Location of the Wieskirche

Before going, be sure to check the church’s website, as the building is closed to tourists during worship services.

The Wieskirche (Pilgrimage Church of Weis) is located at Wies 12, 86989 in Steingaden, Germany.  Signs directing you to the church are clearly posted on roads leading to it, but you can click on the map below to obtain specific driving directions. The church lays in a scenic valley of the Bavarian Alps, making the outside of the building and its surroundings splendid and photo-worthy in themselves.

Wieskirche directions

A visit to the Wieskirche fits conveniently into any sightseeing itinerary in Southern Bavaria. The church is only a 30 minute drive from Fussen/Neuschwanstein or from Oberammergau. If you’re driving from either of those locations to Oberammegau, the Wieskirche is an easy stop.

 

 

 

 

For more information about nearby attractions, see my other guides to southern Bavaria:

 

 

 

(1) “Miracle of Tears” http://wieskirche.de/the-miracle-of-tears.en.html

 

Save

Save

Save

Save

Save

Save

Save

Zugspitze: How to Get to Germany’s Tallest Peak and What to See There

The Zugspitze is Germany’s tallest peak and, in my opinion, a must to include in your itinerary for Bavaria.  Figuring out how to get to the summit can be a daunting task because there are many options.  I’ve done all the research for you!  Zugspitze How to Get to Germany’s Highest Peak is your definitive guide to visiting this natural wonder.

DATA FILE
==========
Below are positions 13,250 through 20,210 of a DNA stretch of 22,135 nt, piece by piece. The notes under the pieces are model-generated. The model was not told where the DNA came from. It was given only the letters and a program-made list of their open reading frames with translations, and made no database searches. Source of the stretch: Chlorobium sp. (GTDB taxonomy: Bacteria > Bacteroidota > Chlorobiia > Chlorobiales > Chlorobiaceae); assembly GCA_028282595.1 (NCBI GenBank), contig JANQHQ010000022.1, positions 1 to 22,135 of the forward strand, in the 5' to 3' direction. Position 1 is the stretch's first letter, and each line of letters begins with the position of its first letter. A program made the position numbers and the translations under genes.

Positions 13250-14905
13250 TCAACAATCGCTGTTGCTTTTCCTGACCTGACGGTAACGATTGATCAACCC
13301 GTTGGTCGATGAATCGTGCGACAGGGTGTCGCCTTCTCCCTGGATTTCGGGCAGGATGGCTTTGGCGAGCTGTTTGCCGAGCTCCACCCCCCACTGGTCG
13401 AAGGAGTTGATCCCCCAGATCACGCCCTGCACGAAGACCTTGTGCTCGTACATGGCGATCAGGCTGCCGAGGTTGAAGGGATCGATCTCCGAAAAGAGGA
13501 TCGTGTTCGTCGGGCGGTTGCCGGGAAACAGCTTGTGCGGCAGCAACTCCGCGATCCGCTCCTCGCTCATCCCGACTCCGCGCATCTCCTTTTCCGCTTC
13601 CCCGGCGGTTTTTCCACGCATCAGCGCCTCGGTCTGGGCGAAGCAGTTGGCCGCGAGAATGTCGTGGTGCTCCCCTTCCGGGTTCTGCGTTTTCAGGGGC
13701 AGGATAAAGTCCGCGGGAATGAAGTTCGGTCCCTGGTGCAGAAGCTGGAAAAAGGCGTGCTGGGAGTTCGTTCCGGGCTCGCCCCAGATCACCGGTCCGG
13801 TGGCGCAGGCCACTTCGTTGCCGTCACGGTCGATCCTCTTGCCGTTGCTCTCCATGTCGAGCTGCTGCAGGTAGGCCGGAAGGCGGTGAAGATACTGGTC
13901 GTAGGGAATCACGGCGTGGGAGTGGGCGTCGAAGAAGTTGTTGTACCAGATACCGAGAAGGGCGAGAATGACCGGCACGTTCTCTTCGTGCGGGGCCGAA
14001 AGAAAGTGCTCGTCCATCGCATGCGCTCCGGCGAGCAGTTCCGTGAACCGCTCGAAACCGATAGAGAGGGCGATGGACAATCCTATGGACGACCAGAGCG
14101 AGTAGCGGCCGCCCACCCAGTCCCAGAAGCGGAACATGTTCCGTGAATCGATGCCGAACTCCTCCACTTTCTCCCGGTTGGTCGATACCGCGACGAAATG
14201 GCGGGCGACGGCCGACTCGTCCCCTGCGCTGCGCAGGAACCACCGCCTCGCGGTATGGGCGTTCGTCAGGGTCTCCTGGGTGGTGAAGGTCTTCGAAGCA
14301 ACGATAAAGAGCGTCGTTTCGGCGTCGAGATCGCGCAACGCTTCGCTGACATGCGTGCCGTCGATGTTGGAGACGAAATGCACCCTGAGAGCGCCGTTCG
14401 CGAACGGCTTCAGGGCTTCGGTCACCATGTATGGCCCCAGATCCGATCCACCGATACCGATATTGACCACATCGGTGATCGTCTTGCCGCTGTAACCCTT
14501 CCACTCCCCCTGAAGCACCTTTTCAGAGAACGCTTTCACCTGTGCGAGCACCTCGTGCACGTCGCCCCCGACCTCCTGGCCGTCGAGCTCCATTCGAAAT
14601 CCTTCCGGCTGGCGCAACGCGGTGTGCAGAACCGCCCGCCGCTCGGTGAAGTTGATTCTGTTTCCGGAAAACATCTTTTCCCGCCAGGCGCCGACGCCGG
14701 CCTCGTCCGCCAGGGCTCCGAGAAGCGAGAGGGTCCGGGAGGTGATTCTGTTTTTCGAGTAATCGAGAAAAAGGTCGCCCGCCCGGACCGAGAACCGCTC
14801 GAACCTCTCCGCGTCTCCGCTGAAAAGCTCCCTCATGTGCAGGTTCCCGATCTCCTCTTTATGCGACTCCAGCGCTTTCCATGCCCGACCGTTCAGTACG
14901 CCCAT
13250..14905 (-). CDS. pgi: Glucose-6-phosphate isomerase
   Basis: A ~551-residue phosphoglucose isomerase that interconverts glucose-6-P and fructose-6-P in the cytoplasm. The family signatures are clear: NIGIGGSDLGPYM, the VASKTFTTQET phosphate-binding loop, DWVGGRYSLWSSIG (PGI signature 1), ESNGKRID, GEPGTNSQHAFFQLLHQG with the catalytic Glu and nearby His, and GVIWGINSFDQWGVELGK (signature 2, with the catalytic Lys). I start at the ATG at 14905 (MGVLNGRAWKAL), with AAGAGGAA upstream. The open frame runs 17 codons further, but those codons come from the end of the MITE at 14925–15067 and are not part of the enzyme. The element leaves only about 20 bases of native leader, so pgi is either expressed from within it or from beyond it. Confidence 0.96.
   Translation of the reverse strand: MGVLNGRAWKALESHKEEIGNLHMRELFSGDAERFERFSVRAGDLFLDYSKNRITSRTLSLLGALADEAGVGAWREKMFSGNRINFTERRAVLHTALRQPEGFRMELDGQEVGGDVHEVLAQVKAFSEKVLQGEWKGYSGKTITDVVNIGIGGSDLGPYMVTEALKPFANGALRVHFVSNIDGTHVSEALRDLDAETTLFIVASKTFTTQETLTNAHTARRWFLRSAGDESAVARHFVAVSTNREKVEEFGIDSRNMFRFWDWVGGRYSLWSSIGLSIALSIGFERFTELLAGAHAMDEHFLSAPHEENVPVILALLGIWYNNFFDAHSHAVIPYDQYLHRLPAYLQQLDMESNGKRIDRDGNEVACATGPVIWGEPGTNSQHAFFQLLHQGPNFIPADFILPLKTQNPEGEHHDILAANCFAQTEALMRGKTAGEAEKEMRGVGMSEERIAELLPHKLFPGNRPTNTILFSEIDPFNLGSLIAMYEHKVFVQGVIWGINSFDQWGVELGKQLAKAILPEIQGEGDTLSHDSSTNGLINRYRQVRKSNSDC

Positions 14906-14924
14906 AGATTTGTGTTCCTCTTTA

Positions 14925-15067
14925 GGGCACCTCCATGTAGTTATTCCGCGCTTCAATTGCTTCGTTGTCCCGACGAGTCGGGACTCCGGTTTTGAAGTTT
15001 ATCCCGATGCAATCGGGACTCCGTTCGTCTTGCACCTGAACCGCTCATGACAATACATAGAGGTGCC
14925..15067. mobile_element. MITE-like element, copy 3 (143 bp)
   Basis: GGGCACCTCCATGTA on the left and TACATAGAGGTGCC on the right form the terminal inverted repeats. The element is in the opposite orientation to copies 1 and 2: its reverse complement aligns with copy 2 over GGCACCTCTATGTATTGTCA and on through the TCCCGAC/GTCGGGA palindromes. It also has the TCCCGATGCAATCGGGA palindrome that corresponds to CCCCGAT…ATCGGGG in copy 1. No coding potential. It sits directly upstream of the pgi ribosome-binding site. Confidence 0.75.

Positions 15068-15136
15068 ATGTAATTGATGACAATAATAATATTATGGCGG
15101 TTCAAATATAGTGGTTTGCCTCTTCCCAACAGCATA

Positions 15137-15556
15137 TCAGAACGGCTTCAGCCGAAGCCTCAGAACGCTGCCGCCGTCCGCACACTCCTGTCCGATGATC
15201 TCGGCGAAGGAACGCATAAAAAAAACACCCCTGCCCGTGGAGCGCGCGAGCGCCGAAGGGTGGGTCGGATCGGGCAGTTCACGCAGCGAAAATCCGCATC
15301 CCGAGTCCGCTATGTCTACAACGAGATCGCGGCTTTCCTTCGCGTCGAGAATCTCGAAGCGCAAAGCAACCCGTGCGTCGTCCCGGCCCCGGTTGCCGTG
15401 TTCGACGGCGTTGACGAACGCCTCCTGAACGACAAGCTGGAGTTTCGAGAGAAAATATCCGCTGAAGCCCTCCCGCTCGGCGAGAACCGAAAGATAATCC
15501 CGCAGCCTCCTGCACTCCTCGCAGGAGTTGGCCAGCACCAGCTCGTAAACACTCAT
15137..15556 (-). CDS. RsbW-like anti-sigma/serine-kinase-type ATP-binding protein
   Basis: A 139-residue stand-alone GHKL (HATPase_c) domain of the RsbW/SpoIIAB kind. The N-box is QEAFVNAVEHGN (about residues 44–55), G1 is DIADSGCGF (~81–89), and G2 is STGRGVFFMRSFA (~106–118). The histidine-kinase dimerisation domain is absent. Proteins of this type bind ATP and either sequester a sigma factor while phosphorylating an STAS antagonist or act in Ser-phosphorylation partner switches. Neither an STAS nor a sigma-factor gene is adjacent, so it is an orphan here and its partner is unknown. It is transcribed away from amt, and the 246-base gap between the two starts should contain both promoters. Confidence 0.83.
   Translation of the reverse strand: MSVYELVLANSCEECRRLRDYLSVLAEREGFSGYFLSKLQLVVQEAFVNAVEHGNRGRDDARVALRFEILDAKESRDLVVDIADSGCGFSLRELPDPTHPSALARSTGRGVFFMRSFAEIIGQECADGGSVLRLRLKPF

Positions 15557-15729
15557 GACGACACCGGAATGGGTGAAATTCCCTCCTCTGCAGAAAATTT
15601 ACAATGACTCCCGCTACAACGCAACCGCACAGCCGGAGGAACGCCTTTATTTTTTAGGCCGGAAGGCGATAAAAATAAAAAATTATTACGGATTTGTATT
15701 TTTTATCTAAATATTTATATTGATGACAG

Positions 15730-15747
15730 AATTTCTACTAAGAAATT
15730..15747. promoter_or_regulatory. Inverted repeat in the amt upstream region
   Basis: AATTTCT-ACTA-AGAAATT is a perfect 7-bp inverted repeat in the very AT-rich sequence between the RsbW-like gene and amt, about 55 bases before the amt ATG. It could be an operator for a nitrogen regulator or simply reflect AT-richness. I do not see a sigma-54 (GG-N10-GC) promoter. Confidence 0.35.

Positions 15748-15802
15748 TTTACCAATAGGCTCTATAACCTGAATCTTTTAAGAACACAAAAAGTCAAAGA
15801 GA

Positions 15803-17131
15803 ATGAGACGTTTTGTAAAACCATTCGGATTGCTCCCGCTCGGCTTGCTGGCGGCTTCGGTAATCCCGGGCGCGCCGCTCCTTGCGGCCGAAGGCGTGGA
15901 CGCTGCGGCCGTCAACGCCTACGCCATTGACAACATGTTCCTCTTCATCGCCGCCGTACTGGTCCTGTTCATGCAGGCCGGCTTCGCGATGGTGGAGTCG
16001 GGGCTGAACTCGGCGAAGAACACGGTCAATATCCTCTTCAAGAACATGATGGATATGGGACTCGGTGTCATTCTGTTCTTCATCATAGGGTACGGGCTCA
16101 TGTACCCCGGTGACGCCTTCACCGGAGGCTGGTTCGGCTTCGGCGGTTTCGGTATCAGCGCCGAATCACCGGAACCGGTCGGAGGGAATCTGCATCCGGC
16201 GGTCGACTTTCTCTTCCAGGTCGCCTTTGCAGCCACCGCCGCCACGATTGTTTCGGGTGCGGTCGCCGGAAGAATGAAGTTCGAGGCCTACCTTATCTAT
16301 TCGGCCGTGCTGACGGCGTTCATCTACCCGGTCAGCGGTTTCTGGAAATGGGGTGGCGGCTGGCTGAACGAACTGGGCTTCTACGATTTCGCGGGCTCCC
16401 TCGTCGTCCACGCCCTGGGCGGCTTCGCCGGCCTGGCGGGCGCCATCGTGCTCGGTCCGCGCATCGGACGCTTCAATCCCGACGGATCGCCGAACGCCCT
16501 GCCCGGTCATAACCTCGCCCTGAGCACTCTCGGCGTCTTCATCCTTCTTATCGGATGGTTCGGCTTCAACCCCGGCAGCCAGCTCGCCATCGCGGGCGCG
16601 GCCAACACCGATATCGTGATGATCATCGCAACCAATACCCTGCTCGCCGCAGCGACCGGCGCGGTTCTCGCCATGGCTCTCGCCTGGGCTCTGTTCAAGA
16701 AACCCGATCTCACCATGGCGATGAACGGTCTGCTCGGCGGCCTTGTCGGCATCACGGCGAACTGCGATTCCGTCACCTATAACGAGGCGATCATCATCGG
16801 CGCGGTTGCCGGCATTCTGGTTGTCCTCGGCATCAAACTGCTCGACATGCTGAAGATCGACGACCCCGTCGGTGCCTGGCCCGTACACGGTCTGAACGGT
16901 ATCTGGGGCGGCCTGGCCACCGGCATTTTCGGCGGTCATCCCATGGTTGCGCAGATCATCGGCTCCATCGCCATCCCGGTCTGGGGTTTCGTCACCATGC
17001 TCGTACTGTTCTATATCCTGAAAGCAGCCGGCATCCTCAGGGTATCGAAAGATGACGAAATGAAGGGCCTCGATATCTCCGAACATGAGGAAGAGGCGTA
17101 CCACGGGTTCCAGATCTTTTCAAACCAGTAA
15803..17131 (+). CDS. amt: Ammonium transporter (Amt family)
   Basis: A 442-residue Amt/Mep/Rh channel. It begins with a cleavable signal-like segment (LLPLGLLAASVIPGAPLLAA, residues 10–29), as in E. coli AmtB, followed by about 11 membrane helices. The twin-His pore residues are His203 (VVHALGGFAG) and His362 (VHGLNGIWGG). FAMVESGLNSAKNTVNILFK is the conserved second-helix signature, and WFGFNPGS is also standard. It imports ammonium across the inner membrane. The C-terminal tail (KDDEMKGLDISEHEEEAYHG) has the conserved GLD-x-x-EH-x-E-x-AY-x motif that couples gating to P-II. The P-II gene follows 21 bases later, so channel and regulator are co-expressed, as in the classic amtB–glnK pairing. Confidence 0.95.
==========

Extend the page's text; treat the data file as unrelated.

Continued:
Zugspitze How to Get There: Germany or Austria?

There are two options for getting to the top of the Zugspitze: from Austria or from Germany.  The Austrian ascent (10 minutes) to the Zugspitze is far quicker than the German one (45 minutes). However, if you have rented a car in Germany, most companies will not allow you to drive into Austria. Check with your rental car company before you do so.

 

Zugspitze How to Get There from Germany

By Car

If you’re driving, head towards the town of Garmisch-Partenkirchen.  From there, continue on to the village of Grainau. Follow the Eibseestrasse to the Eibsee Station.  Click here for driving directions to the Eibsee Station.  At the station, you’ll need to purchase tickets for the cogwheel train.  Ride the train to the Summit Station.  The train ride is approximately 45 minutes and departs every hour.  Note: the cable car from the Eibsee Station to the Summit Station is under construction (to be completed in December 2017), so visitors have to ride the cogwheel train.

By Train

Take a train to Garmisch. Purchase a combination ticket to ride to the Eibsee Station and to ride the cogwheel train to the Zugspitze.  Board the train and ride to the Eibsee Station. There, you’ll change to the cogwheel train, which you’ll ride the train to the Summit Station. The train ride to the summit is approximately 45 minutes and departs every hour.   Note: the cable car from the Eibsee Station to the Summit Station is under construction (to be completed in December 2017), so visitors have to ride the cogwheel train.

From the Summit Station To the Summit Terrace

From the Summit Station, you take a cable car to the Summit Terrace. This applies only to those taking the approach from Germany.

 

 

Zugspitze How to Get There from Austria

By Car

If you’re driving, head to the village of Obermoos.  There you’ll find the Tyrolean Zugspitze Cable Car, which will take you directly to the Summit Terrace in about 10 minutes.  Click here for driving directions to the Tyrolean Zugspitze Cable Car.